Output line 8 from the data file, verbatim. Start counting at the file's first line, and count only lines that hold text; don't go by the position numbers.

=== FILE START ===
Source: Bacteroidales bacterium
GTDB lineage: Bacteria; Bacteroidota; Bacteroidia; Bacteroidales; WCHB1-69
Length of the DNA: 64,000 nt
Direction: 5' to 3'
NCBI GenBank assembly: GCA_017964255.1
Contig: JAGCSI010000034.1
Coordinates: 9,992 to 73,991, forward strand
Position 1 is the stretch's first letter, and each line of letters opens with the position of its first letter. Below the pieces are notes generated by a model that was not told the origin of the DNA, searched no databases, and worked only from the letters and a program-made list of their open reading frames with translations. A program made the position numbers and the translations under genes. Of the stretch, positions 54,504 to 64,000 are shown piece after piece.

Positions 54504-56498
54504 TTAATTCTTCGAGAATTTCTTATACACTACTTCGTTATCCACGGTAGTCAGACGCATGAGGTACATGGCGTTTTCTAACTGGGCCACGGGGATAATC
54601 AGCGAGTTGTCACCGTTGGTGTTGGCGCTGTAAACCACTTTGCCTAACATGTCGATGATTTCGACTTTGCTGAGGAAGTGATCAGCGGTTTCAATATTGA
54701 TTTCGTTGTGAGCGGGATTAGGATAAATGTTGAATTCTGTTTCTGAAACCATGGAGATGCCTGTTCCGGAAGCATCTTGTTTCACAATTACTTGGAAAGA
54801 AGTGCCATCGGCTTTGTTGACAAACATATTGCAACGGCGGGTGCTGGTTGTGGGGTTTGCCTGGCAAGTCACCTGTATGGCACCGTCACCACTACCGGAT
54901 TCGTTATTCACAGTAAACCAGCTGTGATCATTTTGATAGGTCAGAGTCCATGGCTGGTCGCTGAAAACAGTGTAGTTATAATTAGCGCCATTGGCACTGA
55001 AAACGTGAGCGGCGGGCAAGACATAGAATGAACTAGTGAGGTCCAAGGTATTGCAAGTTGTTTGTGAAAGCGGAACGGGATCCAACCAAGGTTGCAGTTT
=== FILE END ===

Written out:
Position 1 is the stretch's first letter, and each line of letters opens with the position of its first letter. Below the pieces are notes generated by a model that was not told the origin of the DNA, searched no databases, and worked only from the letters and a program-made list of their open reading frames with translations. A program made the position numbers and the translations under genes. Of the stretch, positions 54,504 to 64,000 are shown piece after piece.